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I have an array of subdivided cubes, which follow a bezier-curve through a curve modifier. The individual meshes of the array are merged. The issue: Ordering the modifier stack like this (right):

  • Array
  • Subdiv
  • Curve

Provides the desired, smooth result.

Ordering the Stack like this (left):

  • Array
  • Curve
  • Subdiv

Does not correctly work. The subdiv-modifier seems to "skip" the sections, in which the individual array-elements were merged.

Now, the core issue is, that I do not want to apply the subdiv-modifier bevore the curve and array modifier, as I need to add to the mesh after applying these two. Subdividing beforehand would make a mess.

Screenshot: enter image description here

Demo file to reproduce the phenomenon: https://blend-exchange.com/b/kMJGPQGk

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    $\begingroup$ The problem is caused by internal faces which stop subdivision from smoothing the mesh. No smoothing is needed where the internal faces exist before the curve modifier, so using subdivision before curve yields a smooth result. $\endgroup$ Commented Dec 13, 2021 at 17:09
  • $\begingroup$ @MarkusvonBroady After checking again, I can confirm, that that is indeed the cause of the problem. After deleting the faces in question, everything is as desired. Now, this begs the question, as to what is causing this. Applying the mofifier stack in the (right) order, I still found the internal faces to be present. The difference is, that they have been "catmarked" correctly, whereas the ones in the other stack were not. Why is that the case? $\endgroup$
    – NameKhan72
    Commented Dec 13, 2021 at 17:24
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    $\begingroup$ The internal face works like a holding loop, stopping the subdivision from interpolating between them. See what happens when you put an internal face diagonally, it then also stops the interpolation where the face connects: i.imgur.com/sAcPfAp.png $\endgroup$ Commented Dec 13, 2021 at 17:33

3 Answers 3

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If you want smooth shading, set it now (otherwise remember to set it on the object and caps), duplicate it, remove modifiers from it and name it Start, duplicate it again and name it End. Go to the original object's Array modifier and set the caps accordingly. Edit the mesh and remove the faces where the instances connect. Edit the End mesh and remove everything except the face that connects. You will need to flip its normals AltN, F. Do the same for the Start - keep in mind that there it's the opposite face. If you got it wrong, just rename the objects and swap them in the Array modifier.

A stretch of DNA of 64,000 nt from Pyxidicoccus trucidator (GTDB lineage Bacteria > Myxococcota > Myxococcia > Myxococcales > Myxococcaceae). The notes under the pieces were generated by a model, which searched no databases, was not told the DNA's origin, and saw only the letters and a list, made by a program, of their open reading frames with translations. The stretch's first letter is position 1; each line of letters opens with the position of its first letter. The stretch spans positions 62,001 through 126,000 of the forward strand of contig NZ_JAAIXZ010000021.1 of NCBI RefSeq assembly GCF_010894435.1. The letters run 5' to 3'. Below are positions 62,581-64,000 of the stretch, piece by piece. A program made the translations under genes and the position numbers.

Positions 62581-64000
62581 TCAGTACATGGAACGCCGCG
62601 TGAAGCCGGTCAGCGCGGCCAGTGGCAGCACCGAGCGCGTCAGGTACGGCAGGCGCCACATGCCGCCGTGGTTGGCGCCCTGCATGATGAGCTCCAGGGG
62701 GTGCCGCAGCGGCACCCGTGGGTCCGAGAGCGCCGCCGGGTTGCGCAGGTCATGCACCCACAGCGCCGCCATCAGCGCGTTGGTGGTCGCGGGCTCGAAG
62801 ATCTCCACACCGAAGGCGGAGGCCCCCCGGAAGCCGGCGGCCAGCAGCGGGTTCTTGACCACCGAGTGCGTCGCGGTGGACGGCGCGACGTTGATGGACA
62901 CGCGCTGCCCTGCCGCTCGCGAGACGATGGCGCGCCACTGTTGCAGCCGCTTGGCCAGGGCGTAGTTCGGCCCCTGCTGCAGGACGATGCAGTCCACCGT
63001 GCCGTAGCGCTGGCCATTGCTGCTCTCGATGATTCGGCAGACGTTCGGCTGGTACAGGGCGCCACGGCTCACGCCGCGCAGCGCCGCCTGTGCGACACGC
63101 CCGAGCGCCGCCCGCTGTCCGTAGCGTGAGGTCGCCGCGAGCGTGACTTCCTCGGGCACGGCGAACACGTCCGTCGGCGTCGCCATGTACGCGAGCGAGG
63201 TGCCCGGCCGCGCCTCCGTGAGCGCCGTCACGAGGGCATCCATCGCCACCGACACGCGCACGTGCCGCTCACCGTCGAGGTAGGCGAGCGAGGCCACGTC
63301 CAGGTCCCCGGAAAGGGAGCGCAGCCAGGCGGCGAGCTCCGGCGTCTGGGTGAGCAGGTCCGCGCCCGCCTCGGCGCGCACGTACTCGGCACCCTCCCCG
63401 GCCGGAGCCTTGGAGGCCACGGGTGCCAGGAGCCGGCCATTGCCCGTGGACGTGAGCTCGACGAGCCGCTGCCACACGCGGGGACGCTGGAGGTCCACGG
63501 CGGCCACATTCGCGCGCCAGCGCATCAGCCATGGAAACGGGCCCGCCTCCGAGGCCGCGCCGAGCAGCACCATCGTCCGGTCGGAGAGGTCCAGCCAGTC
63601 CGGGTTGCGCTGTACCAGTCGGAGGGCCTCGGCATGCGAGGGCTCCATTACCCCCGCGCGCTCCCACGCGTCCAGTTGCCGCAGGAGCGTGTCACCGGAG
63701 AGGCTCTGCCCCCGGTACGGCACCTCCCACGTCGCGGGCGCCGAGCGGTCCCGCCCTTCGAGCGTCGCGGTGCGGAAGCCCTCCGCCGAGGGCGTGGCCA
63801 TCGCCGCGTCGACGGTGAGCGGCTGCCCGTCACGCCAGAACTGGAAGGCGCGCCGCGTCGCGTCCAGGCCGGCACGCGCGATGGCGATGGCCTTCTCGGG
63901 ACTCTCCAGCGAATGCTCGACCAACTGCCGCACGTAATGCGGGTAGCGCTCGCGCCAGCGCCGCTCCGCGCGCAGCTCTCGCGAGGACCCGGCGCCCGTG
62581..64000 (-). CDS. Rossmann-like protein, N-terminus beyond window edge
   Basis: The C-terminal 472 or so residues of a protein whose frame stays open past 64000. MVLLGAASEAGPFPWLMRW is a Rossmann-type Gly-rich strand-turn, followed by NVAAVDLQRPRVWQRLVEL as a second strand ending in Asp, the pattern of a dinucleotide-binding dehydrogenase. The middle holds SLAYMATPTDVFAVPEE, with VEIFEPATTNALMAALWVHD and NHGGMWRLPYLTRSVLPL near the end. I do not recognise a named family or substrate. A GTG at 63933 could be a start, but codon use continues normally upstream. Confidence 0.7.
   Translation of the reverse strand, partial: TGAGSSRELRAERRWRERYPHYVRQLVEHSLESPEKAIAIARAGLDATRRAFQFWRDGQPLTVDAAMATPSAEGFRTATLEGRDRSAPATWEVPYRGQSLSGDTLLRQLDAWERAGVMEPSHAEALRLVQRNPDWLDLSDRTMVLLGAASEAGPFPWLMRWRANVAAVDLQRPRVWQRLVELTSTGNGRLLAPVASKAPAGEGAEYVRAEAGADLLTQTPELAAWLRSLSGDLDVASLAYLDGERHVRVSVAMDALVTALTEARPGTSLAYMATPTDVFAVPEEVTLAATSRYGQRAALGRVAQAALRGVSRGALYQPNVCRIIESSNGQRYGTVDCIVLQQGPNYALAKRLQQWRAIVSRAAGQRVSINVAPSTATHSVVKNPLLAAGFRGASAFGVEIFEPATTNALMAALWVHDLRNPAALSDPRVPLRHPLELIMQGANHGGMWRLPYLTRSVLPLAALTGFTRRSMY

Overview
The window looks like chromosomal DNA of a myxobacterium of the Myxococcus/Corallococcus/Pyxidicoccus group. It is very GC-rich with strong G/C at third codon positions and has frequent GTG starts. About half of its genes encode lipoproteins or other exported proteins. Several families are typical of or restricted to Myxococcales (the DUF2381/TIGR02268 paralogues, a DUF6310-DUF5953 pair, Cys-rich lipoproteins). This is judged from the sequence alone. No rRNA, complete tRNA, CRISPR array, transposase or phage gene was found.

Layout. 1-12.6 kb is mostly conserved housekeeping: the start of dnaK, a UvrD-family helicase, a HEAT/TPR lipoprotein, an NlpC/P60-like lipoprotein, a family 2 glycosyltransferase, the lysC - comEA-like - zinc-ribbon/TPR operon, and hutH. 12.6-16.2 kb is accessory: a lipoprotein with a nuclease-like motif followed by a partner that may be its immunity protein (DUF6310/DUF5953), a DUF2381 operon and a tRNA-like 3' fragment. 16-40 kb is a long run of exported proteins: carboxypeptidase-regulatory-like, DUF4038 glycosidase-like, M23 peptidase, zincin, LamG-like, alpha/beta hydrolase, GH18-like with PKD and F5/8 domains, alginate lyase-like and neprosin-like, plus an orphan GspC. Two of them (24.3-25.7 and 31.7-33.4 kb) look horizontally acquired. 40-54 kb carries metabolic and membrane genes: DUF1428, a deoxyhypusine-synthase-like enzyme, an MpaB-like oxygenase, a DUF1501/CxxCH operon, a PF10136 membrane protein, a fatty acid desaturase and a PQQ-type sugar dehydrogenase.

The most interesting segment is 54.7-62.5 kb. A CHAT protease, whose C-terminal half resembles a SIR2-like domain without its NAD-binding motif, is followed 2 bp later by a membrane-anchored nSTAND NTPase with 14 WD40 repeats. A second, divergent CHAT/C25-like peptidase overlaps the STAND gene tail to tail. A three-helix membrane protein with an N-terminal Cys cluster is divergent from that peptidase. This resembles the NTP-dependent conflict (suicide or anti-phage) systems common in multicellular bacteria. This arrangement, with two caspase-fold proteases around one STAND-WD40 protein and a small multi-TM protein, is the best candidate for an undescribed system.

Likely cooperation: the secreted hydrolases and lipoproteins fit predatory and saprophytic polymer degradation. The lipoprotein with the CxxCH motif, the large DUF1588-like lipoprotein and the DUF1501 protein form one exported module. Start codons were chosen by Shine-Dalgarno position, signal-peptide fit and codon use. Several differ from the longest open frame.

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As you have noted in your comments, internal faces create an anomaly in the normals of the external surface, in both cases. It's less apparent where the Subdiv is before the Curve.

The Curve deforms the array of elements. In a polygonal modelling system, it can do this only by moving vertices to conform to the curve. If the displacement is made before the subdivision, only the ends of the box-elements are available to be deformed, and so the curve is approximated by element-length straight-line segments. The Subdiv. then subdivides those.

If the Subdiv comes first, there are more vertices available for Curve to deform. Now the curve is approximated by [element-subdivided] length straight-line segments, which are shorter, and approximate the curve more closely. In particular, the normals at the ends of adjacent elements are more alike, and so the joins look smoother.

Some options:

  • Get rid of the internal faces: you can cap the ends after applying the Array and Curve modifiers, or set caps on the array as suggested by MVB
  • Manually subdivide the box in its length before deforming, or just make the elements shorter.
  • Use a profile: (a rectangular curve,) as a Bevel Object for the sweep curve itself, (in its own Data tab, Geometry panel,) rather than arraying a mesh down it.

BTW, you may save yourself a lot of trouble by Ctrl A applying the scales of your curve and box, before going further. (You would also then have to reset the radius of the curve to 1.) While modelling, always scale the mesh in Edit Mode, rather than the object in Object Mode, (or apply the scale as soon as possible.)

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  • $\begingroup$ This provides great inside into the workings of the modifiers! Thanks! $\endgroup$
    – NameKhan72
    Commented Dec 13, 2021 at 18:20
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Geometry Nodes

The size of the node tree is somewhat ridiculous, but it was my first try at geo nodes. Other than some clever optimizations like the concise dimension coming from the bounding box that I learned from Robin Betts, I might be missing some idiomatic solutions like using an instance index instead of doing multiplications and comparisons on face indices.

This recreates the array modifier and removes internal faces based on normals. The Normal > Separate XYZ > Greater/Less Than node chains could be replaced with a comparison with a material number for example. Weld modifier is required afterwards to get correct subdivision and shading.

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